Budgeting and planning your financial life is alot more seamless if both incomes are received into a joint account.
This also helps with long-term planning for goals such as financial independence, which requires a commitment to building wealth as a team and singing from the same hymn book in all respects.
You could argue that once financially independent, couples should definitely live the life of independence and this includes having their own bank accounts.
I’d absolutely agree that this should be the approach.
In fact, I think couples should actually own separate bank accounts in addition to a joint bank account, especially in the wealth accumulation phase of their lives.
Having a joint account encourages the joint ownership of assets tied to a defined plan that a couple may have.
There may be reasons to own assets separately such as the need to optimise for tax. However, that in itself forms a part of working together as a team and towards a common goal.
Owning assets separately just for the sake of it can be destructive and introduces unnecessary competition between couples with one guaranteed eventual outcome.
Cons of a Joint Account
If you’re married to someone, then the chances are you’re pretty much jointly liable for most things.
However, this is enhanced through association if you have a joint bank account, especially if one person in the relationship has a high level of personal debt or has a poor credit history.
If this is something you’re considering doing, you should both spend some time being open and transparent about your financial circumstances.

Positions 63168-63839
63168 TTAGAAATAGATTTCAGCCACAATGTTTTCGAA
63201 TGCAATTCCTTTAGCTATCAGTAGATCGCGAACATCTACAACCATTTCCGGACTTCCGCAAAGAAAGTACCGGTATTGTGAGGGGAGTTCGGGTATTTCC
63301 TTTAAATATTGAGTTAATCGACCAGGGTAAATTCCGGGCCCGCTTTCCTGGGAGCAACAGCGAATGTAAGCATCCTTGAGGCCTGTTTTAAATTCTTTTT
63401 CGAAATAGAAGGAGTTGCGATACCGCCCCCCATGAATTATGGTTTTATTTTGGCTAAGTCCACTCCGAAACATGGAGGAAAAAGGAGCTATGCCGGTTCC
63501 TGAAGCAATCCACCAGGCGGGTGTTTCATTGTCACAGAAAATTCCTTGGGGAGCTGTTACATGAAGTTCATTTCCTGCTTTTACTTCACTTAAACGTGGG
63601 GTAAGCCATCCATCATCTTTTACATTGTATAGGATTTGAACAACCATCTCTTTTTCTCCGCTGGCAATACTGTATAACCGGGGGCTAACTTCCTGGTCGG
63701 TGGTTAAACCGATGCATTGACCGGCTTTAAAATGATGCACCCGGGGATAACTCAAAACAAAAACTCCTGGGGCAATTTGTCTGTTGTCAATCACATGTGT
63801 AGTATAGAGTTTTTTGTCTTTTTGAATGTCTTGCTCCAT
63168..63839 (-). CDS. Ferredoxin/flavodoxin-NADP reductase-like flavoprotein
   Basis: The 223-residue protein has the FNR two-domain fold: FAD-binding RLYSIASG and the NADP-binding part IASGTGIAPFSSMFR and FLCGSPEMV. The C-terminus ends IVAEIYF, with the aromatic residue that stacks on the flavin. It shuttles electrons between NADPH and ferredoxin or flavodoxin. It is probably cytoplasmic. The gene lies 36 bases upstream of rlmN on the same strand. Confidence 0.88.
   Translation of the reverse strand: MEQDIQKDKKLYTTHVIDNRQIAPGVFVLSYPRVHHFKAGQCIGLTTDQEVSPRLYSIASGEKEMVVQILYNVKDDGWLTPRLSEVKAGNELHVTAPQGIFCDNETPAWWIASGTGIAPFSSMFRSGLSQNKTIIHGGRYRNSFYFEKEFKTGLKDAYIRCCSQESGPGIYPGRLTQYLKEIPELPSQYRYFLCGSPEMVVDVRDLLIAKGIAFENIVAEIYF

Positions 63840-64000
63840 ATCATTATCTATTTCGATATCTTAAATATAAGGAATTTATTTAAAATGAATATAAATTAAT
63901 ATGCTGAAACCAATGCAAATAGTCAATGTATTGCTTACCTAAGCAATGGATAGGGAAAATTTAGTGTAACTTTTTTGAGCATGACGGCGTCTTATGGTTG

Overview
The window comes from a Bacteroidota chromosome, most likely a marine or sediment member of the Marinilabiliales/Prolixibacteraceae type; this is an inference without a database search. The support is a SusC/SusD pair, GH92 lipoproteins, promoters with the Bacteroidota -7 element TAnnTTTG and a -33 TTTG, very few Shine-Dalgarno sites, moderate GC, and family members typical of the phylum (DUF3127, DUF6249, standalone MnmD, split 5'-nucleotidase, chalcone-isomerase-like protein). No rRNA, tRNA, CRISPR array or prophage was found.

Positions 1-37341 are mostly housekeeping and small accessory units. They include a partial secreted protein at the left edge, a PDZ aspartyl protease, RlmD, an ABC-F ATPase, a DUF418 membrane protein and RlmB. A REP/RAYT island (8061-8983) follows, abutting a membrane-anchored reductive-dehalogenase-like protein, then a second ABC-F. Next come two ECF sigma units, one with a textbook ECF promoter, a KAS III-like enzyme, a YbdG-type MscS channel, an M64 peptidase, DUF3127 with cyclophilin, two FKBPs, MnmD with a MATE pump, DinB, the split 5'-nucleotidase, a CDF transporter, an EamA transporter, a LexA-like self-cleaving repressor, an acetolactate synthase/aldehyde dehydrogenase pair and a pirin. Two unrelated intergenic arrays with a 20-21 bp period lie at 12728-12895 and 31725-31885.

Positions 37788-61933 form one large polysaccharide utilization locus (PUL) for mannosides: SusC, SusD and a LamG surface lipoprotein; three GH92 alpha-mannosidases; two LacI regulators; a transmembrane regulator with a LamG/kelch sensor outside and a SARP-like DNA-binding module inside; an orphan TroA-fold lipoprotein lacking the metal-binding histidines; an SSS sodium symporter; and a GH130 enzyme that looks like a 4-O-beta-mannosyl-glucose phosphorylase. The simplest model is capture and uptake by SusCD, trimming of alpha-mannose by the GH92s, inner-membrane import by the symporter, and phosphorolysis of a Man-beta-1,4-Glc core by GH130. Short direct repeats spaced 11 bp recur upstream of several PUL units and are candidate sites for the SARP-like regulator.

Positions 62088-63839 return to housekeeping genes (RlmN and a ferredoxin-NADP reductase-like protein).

Having someone else’s financial life tied to yours is a big deal that can’t easily be shaken off in a couple of weeks or even months.
Having a joint account pretty much means you’ll likely have fewer surprises between you and your partner.
For Mary’s 30th surprise party, I had to go to great lengths to keep it a surprise given I couldn’t spend without her finding out somehow.
Credit cards remain an option for such spend, however, I’d really only recommend this if it’s for a genuine surprise for your partner.
Any other secret spend ofcourse defeats the whole point of transparency through a joint account.
In conclusion, sharing an account is quite a big leap, so it’s probably worth starting off small and see how you get on with your partner on small financial matters before diving all in like I did.
Perhaps start by opening a joint account with no overdraft facility and both contribute a small amount each month. This helps to build responsibility and trust, which are key ingredients in all dealings related to money between couples.
My experience of having both a joint account as well as personal one in our marriage has been absolutely optimal for both of us because it encourages a level of healthy independence in a relationship we see as a fully joint affair.
What is your experience of joint or separate bank accounts with your partner? What works for you and why?
Do please share this post if you found it useful, and remember, in all things be thankful and Seek Joy.